Caleb McKee

OFDMA vs OFDM explained

We've mentioned before that WiFi 6 can handle more devices than any of its predecessors, but how exactly is this possible? The answer lies in OFDMA technology, a key feature that helped take device handling to a whole new level.

<img src="logo-and-WiFi-icon.jpg" alt="what-is-wifi-6:-ofdma-vs-ofdm">

OFDM: Orthogonal Frequency Division Multiplexing

Part of understanding the value of OFDM and OFDMA technology comes from realizing how they optimize WiFi channels. These channels are important because they allow us to keep any devices on the same network separate with designated frequencies, preventing signal interference and helping you to achieve the most streamlined network experience possible.

Before OFDM came traditional FDM (Frequency Division Multiplexing), a far less-developed technology that required any signals carrying data to be spaced in such a way that frequencies did not overlap. There were even empty spaces—  guard bands—  placed between frequencies to ensure there was no contact, but this relied on a much wider range of frequency with far less usability.

WiFi signals graph

OFDM is the method by which these frequencies are placed more strategically, helping wireless access points differentiate data transmissions over channels. With OFDM, signals can overlap with each other as long as it's at just the right spot (as seen in the image above). While one signal is at its peak, the other signals are at their zero-point, allowing the receiver to differentiate between each signal. This technology has made it possible to pack more data into a lower range of frequency.

Consider the receiver to be like a barista in a coffee shop. With previous technology like FDM, the barista could only handle one customer inside of the cafe at a time, forcing the other customers to wait outside to prevent overwhelm. With OFDM, on the other hand, the barista can handle a line of people coming into the coffee shop at once, also allowing them to stand more closely together,  take their orders sequentially, and use the space more efficiently.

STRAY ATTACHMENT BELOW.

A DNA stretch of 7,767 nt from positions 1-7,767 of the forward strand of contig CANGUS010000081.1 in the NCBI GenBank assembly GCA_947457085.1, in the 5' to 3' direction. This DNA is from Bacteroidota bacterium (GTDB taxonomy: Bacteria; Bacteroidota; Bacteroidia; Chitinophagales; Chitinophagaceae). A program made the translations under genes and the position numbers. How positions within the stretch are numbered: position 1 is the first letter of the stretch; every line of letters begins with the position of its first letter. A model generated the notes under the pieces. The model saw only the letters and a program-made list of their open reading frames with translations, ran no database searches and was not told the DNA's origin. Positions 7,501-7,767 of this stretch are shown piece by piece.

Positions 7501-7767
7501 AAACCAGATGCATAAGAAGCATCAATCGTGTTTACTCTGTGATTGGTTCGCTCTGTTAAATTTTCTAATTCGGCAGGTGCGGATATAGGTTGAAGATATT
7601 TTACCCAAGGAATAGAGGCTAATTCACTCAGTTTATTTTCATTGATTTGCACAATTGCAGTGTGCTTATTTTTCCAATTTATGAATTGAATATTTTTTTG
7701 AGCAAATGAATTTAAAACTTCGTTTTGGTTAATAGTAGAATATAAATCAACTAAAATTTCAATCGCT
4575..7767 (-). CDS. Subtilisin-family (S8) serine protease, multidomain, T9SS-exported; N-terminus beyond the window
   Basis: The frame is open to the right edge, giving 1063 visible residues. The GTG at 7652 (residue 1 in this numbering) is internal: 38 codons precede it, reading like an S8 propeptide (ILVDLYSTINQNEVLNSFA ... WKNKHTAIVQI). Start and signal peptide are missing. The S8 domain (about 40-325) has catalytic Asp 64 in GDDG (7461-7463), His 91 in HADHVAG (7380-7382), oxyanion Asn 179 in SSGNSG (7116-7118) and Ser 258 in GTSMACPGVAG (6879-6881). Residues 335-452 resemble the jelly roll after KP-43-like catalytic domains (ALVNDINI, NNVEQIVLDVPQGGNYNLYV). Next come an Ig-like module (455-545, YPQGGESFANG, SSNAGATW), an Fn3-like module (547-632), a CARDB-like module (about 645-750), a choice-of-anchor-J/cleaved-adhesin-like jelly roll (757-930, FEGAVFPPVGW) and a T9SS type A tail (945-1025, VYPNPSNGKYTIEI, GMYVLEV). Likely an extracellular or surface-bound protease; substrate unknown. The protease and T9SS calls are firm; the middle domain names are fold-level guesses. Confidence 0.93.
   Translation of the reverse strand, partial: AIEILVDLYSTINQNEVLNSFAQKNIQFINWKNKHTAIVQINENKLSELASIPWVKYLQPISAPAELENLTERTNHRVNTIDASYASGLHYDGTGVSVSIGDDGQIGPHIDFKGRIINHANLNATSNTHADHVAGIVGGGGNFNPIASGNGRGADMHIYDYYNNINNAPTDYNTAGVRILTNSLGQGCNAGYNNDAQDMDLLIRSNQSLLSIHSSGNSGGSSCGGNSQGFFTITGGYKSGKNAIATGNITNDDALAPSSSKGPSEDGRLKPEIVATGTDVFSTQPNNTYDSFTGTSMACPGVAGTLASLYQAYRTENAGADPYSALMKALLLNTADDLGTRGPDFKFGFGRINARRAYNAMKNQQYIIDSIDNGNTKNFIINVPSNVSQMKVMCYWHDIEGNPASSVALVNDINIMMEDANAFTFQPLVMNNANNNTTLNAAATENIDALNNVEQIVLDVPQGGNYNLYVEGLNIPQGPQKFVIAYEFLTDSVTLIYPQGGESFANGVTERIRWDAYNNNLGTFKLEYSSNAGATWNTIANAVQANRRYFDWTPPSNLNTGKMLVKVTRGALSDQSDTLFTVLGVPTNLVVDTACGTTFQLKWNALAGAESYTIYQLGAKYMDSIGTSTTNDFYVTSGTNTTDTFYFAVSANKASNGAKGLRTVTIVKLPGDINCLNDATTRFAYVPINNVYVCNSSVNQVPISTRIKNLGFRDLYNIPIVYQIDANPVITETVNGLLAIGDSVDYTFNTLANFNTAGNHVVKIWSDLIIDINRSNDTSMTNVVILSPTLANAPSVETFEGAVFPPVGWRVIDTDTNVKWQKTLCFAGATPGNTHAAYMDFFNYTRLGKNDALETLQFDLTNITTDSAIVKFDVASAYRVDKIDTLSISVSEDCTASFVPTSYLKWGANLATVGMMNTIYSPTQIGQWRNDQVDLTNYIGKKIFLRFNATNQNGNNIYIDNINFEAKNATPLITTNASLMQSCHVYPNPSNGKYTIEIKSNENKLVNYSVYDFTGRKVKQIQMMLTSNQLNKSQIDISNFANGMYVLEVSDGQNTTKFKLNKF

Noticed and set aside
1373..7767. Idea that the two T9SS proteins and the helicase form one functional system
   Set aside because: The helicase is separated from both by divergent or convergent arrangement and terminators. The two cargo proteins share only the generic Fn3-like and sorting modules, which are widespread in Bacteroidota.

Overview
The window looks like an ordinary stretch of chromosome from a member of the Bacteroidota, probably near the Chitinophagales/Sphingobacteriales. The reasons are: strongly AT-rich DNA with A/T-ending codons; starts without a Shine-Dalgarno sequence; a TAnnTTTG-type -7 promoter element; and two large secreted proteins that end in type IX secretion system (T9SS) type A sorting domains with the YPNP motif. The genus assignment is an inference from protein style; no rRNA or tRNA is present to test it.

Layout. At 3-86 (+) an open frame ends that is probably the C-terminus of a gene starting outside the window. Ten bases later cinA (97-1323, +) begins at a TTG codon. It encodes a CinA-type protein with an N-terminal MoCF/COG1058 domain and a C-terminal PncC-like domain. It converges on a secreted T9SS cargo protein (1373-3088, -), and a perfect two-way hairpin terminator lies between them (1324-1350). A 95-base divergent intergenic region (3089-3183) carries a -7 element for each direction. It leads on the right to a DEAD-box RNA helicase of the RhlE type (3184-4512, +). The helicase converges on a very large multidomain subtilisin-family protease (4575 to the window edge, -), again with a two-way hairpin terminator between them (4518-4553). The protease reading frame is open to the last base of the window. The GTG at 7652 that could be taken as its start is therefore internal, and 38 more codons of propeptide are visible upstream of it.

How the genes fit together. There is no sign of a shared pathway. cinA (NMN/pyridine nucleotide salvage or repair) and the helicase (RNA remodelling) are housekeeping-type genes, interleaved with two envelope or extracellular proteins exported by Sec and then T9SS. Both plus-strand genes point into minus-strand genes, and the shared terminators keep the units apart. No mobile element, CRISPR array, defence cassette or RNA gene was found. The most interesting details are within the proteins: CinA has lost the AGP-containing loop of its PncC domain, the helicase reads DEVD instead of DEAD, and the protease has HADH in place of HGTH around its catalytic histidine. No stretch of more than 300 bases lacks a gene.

It’s important to note that OFDM technology isn’t a function that’s specifically designed to increase speed. Rather, faster speeds for devices sharing a single channel is a consequence of its efficiency. The organized traffic over signals helps to reduce conflict between devices. Put simply, letting more people into a coffee shop doesn’t mean that the barista is physically capable of making a single coffee faster; handling a more efficient queue of orders can end up giving customers their coffees a little faster, though.

Even though OFDM helped receivers efficiently separate each signal, the lingering limitation is that wireless access points can only process one user's data transmission at a time for each channel. Basically, if multiple users are on one channel, each one has to wait its turn. Thankfully, OFDMA in WiFi 6 has introduced a solution to this issue.

OFDMA: Orthogonal Frequency Division Multiple Access

OFDMA vs OFDM explained

OFDMA is the latest implementation of structuring data transmissions with a new innovation. It takes the traditional channels of OFDM and subdivides them into smaller channel sections, carrying data through resources units (RUs). Even a 20MHz channel can split itself into sections to be shared by up to nine simultaneous users as long as the access point utilizes the smallest possible resource units. The access point then schedules the units to make sure each one is processed efficiently and with minimal conflict. Even better, this works for both downlink and uplink connections.